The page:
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Zoning 🟧 Conditions for coffee house with ancillary alcohol service

Roach_Motel

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Has your city approved any coffee houses (no full kitchen) with alcohol service? If so, could you share your resos for this? I'm curious what type of conditions are set to prevent the use from becoming a bar.

I heard from word of mouth that Starbucks Reserve serves alcohol without a full menu and looking into how those were approved too.
 
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Doohickie

Cyburbian
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4,153
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I would think alcohol would be regulated by the state. I know in Texas it's very, very complicated with different rules for, say, micro-breweries and craft brewery tap rooms. I have a friend who started a craft brewery and he said the regs are crazy complicated.
 

Dan

Dear Leader
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@Roach_Motel, how would the zoning code you're working with treat a coffee house with no full kitchen differently than a bar that doesn't have a full kitchen? What about a restaurant that serves alcohol? What is the public benefit? Just wondering, because a lot of problems with zoning relate to use categories that are too granular, when that granularity really doesn't serve a public purpose or help implement a comp / neighborhood plan.

It seems like older zoning codes, and codes from communities in socially conservative areas, make a bigger deal about alcohol than what's warranted in the real world. I get there's the fear of worst case scenarios, like biker and party bars. Maybe this is a situation where restaurants, coffee houses, etc. are allowed by right in certain zones, but serving alcohol triggers the need for a special use permit.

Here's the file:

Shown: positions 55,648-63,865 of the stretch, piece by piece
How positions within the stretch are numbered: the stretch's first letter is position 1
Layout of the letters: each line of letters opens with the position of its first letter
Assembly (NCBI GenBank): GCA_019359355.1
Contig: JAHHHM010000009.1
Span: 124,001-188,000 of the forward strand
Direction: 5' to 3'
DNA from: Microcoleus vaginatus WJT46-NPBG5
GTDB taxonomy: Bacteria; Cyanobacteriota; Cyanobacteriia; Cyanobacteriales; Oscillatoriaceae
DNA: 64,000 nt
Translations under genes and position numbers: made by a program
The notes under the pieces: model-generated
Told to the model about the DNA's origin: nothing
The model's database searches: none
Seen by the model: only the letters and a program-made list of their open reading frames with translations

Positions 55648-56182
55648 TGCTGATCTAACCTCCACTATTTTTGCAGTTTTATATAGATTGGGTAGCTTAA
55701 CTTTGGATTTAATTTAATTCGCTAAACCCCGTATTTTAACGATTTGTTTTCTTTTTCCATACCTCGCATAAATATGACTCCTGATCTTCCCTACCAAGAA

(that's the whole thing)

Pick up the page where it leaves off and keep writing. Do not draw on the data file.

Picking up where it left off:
Faust_Motel

Cyburbian
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I work in one of those "no bars" jurisdictions- pretty much just a cover for "no adult entertainment bars" as best I can tell. Everything has enough food these days to get over the threshold that it's "more than a bar." And you're more than welcome to serve "adult brunch" in the eyes of zoning.
 

arcplans

As Featured in "High Times"
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6,791
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@Roach_Motel , why do you hate America? :rofl: Seriously tho.. what makes that use different from say a restaurant? check into see what your state requires for a full bar license and condition appropriately based on license types.
 

bureaucrat#3

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152
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10
We've been pretty lax about alcohol as a secondary product. About 90 percent of our downtown restaurants serve alcohol. We also now have an art studio, bicycle shop, a few hair salons and record store that all have wine and beer licenses. We put a stipulation in every one that at least 50 percent of sales have to come from non-alcohol uses. They self report the numbers back to revenue. Usually, its not an issue, but occasionally we'll have some put exactly 49% alcohol sales for a quarter or two. In about 15 years they've been doing it this way, I don't think its ever become an issue. Adds a little extra revenue to some of the businesses.

Frankly, it was a bigger deal to allow the tobacco shop to allow both liquor sales and in-door smoking. Its also almost impossible to get a new liquor store approved.
 
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